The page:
Collected by Merlin Mitchell Ben Howell
Transcribed by Mary C. Parler Austin, Texas
Reel 71, Item 5
In my young days—you know a feller wants to travel. And being
a farm boy and a broke boy, I rolled up my overhalls/and pulled out
and found me a side-door sleeper. And went up-the-county.
I got up there—some little town in Arkansaw—and I got out and
went down to the water tank to get a drink of water. Apple pickers
was pretty scarce; and they had all the deputies looking out for
freight-train riders. And they picked me up, and told me that I
could either go to jail or pick apples. Well I like to pick apples. So
they turned me over to an old farmer with an old wagon there. And
we rode for about four hours over them old rough red roads. And he
come up to a farm house and said, "Well, this is it."
So I got out. And he said, "We'll feed the team and milk the
cows, and supper'll be ready in a little bit." So I jumped in there
and helped him milk and slop the hogs and one thing and another. We
had supper and went to bed. Next morning we got up 'fore daylight and got
all the work done and started out for the apple orchard. Well, he
had three or four days of this and he said, "Well, the apple pickin's
"Well," I said, "are you going to take me back to town?"
He said, "No, sir. I'm going to pay you off in Arkansas legal
Come to find out, legal tender was squirrel hides, coon hides,
rabbit hides, fox hides—all types of hides. They meant different
denominations. He give me all those hides, and I put my foot in
'Long about noon I begin to get hungry. I struck a fellow coming
Reel 71, Item 5
up the road .and asked if there was a mercantile store of any kind.
He said, "Down at the cross-roads down there you'll find one."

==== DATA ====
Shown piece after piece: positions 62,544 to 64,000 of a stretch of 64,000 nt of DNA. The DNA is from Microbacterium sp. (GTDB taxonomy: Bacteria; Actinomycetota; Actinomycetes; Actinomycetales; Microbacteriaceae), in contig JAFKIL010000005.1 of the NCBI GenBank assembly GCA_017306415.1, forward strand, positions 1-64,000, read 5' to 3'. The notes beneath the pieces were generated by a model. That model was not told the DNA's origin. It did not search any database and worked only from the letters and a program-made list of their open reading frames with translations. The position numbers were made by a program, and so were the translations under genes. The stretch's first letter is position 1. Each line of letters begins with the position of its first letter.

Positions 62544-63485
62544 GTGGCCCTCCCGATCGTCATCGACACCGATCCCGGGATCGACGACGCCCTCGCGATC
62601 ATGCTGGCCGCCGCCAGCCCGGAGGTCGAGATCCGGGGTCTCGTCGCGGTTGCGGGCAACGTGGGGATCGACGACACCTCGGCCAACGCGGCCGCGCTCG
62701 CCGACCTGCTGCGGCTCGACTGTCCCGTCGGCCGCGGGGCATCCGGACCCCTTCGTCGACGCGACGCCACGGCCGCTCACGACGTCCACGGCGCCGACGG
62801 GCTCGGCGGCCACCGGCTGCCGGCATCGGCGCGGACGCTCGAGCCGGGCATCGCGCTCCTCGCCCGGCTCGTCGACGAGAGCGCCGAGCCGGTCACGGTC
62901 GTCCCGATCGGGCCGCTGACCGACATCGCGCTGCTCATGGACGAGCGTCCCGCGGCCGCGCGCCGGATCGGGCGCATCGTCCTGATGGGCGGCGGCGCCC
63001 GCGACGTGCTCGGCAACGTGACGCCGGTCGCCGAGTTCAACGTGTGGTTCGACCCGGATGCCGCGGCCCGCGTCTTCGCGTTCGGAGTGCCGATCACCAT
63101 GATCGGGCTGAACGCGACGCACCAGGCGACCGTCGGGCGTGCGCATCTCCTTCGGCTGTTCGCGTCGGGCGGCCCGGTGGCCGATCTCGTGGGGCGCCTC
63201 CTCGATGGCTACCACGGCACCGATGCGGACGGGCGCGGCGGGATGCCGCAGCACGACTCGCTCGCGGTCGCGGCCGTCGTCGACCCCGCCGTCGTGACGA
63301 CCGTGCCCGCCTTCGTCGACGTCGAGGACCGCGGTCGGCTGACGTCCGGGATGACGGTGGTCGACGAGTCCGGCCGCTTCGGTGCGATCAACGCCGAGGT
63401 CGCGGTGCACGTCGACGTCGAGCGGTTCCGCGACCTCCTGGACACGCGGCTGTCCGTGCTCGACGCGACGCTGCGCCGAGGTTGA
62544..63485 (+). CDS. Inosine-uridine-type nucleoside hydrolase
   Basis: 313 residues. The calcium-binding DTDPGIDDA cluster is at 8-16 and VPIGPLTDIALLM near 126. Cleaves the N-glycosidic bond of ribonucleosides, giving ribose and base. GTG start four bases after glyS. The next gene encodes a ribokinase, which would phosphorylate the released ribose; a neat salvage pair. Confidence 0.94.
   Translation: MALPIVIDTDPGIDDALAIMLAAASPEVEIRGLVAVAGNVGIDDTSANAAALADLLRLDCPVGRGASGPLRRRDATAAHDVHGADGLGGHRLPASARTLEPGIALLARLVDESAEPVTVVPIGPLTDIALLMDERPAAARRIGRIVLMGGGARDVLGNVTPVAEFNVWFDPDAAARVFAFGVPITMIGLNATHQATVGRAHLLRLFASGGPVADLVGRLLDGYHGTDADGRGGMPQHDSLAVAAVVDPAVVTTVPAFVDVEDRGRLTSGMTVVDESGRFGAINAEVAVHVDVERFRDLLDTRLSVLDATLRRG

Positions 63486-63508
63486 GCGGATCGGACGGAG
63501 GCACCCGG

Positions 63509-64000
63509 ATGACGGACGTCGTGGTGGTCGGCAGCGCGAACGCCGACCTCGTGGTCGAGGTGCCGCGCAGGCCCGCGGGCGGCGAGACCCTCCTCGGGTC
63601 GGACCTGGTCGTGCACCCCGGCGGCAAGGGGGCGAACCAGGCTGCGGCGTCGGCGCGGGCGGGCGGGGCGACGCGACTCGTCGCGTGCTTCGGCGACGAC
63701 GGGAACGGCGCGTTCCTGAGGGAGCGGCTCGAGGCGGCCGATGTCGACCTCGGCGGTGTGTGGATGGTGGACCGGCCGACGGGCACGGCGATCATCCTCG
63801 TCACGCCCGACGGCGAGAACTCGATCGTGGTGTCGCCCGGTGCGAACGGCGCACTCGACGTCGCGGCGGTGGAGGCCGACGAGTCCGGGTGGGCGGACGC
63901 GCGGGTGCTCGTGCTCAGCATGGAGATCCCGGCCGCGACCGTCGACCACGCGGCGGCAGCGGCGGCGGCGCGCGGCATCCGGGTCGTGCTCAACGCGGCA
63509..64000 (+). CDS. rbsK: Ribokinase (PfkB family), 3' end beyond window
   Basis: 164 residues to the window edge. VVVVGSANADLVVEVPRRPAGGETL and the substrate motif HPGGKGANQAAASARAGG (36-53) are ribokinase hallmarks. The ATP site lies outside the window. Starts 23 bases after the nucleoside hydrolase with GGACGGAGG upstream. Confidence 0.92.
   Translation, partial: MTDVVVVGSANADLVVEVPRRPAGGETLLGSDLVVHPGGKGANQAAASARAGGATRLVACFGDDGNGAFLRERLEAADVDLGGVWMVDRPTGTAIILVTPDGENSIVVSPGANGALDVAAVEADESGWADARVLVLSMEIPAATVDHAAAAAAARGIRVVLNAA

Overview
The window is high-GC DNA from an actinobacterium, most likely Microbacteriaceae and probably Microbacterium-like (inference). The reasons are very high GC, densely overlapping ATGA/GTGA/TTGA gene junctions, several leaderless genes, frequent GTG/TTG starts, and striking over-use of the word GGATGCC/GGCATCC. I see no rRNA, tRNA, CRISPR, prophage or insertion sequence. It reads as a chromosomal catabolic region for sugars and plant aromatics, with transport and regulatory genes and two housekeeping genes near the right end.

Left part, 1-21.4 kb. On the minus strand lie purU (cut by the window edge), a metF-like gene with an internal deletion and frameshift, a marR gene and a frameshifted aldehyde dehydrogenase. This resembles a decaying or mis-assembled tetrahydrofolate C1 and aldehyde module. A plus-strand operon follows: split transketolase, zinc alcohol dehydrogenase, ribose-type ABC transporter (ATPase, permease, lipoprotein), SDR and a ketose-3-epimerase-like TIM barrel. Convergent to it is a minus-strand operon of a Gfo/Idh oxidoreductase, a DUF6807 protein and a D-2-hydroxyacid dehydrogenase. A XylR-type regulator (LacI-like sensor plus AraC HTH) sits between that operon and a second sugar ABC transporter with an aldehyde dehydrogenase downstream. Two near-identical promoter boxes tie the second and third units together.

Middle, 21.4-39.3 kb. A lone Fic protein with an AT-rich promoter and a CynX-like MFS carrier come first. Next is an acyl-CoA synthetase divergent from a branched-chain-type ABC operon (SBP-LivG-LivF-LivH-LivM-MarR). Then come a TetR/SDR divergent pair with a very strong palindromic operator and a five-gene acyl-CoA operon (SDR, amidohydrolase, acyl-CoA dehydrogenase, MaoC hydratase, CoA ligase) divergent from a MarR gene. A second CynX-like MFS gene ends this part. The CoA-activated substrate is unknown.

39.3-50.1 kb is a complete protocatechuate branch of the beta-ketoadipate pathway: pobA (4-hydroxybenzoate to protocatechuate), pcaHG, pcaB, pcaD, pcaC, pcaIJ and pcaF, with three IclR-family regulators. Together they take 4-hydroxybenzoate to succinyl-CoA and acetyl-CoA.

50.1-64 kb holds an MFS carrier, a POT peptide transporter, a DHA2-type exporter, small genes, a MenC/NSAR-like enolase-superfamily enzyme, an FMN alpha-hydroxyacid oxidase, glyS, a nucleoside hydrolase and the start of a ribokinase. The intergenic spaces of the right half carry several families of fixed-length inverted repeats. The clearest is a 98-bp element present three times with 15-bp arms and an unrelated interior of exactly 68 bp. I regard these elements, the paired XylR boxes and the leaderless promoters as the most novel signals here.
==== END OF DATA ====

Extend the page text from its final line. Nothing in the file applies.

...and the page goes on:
I went down there and I got my cheese and sardines and crackers
and eat them. And I pull out a hide, and I told this old fellow, I
said, "I don't know how to make change with this."
He said, "Well, give me a possum hide and I'll give you a coon
hide and three squirrel skins back. That'll be your change."
So I went up the road with this roll of hides, and I got thirsty.
And I met an old woman on an old mule, and she had a bushel of potatoes
in a sack.
And I said, "Granny, where can I get a drink of water?"
She said, "Right back up the road aways, there's a trail leading
down to a good spring of water."
"Well," I said, "I'm gettin' sore-footed. I wonder what you'd
take for that mule." I said, "I got these hides and I don't know
how to make change, but if I've got enough to pay for that mule, I'd
like to have it."
She got down and checked my hides and give me a fox hide back, and
says, "I'll th'ow in that bushel of potatoes."
She started off afoot. And I turned the mule back and we rode
down to the spring. And after I got down there, I just dumped these
taters out—the mule was hungry—and let him eat 'em.
And I laid there and went to sleep. And I woke up, and there was
a woman standing there with a big bundle of clothes, and my mule was
a-groanin' and a-rollin'.
She said, "What's the matter with your mule?"
I said, "I don't know."
Continued Page 3
Reel 71, Item 5
She said, "What have you fed him?"
I said, "I fed him a bushel of sweet potatoes."
She said, "My gosh! you want to kill your mule?" She says, "Gas
is about to bust him." She said, "I'll tell you what. You built a
farr 'round that pot, and I'll go to the house and get a box of Arm
and Hammer wody and a fox horn, and we'll drench that mule."
So I built the fire and filled the pot, and she come back with the
fox horn and we drenched the mule.
And she said,"Now, get him in a lope." And I taken this horn and
stuck it down his throat as far as I could and tied it to his bits so
he couldn't th'ow it up, so he'd get rid of that gas.
And ever' time he'd hit the ground, he'd blow that horn. And I
rode on in to this little town in Arkansas. And if there was one
doz a-follerin' the mule there was a hunderd. And they had me
arrested for stealing everybody's dog in Arkansas.
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